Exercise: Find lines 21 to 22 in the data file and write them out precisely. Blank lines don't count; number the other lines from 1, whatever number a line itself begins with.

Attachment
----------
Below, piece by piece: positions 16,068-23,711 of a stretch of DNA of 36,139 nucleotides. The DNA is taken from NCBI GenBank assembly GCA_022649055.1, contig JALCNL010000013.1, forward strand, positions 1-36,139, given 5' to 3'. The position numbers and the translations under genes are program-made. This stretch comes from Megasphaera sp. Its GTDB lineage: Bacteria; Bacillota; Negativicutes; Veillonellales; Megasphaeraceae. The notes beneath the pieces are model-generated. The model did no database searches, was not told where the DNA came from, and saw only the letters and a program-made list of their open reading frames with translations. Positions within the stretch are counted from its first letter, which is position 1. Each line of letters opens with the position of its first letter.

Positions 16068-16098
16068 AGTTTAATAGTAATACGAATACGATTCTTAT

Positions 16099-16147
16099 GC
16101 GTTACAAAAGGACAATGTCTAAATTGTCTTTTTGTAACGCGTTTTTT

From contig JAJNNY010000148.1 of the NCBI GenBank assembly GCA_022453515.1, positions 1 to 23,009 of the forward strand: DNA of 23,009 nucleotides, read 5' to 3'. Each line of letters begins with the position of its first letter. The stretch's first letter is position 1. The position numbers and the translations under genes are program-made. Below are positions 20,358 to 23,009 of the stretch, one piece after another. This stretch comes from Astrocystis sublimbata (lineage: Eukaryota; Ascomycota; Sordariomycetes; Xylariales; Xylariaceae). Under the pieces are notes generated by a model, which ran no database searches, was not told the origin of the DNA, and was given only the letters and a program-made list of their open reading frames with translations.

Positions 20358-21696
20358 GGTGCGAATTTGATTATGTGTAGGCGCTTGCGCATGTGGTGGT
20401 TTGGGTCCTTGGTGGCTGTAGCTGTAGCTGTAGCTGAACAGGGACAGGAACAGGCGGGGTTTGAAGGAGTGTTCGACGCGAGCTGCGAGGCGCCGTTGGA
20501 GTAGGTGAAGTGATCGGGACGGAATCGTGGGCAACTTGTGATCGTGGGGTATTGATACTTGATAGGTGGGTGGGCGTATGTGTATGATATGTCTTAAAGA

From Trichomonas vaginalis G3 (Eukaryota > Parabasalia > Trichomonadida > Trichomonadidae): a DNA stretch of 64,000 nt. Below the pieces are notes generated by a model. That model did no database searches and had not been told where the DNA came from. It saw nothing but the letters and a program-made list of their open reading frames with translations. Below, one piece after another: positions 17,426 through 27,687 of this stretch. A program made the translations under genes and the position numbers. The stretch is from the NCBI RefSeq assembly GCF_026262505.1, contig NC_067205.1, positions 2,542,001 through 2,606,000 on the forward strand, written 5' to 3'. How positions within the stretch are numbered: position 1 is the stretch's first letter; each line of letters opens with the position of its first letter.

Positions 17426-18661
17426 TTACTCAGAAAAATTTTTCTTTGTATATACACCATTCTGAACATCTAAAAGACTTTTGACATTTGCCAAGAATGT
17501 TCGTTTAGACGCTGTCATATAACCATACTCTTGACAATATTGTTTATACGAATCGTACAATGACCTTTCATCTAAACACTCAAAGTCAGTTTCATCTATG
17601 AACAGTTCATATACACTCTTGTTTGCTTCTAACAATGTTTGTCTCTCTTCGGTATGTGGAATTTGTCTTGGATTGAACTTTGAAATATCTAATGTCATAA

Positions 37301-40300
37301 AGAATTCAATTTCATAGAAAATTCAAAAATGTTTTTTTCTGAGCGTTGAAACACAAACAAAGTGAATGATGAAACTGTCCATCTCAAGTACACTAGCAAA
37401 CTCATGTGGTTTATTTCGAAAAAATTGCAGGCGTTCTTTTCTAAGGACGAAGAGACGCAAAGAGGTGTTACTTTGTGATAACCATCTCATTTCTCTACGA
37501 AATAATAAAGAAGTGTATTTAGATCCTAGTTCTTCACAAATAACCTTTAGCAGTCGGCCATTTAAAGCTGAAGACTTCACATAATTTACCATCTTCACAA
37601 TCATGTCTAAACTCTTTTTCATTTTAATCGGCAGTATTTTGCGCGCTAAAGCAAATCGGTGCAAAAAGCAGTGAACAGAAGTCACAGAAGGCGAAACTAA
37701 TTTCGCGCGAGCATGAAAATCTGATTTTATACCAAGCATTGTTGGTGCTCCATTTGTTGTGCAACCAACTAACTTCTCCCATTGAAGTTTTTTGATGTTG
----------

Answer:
37601 TCATGTCTAAACTCTTTTTCATTTTAATCGGCAGTATTTTGCGCGCTAAAGCAAATCGGTGCAAAAAGCAGTGAACAGAAGTCACAGAAGGCGAAACTAA
37701 TTTCGCGCGAGCATGAAAATCTGATTTTATACCAAGCATTGTTGGTGCTCCATTTGTTGTGCAACCAACTAACTTCTCCCATTGAAGTTTTTTGATGTTG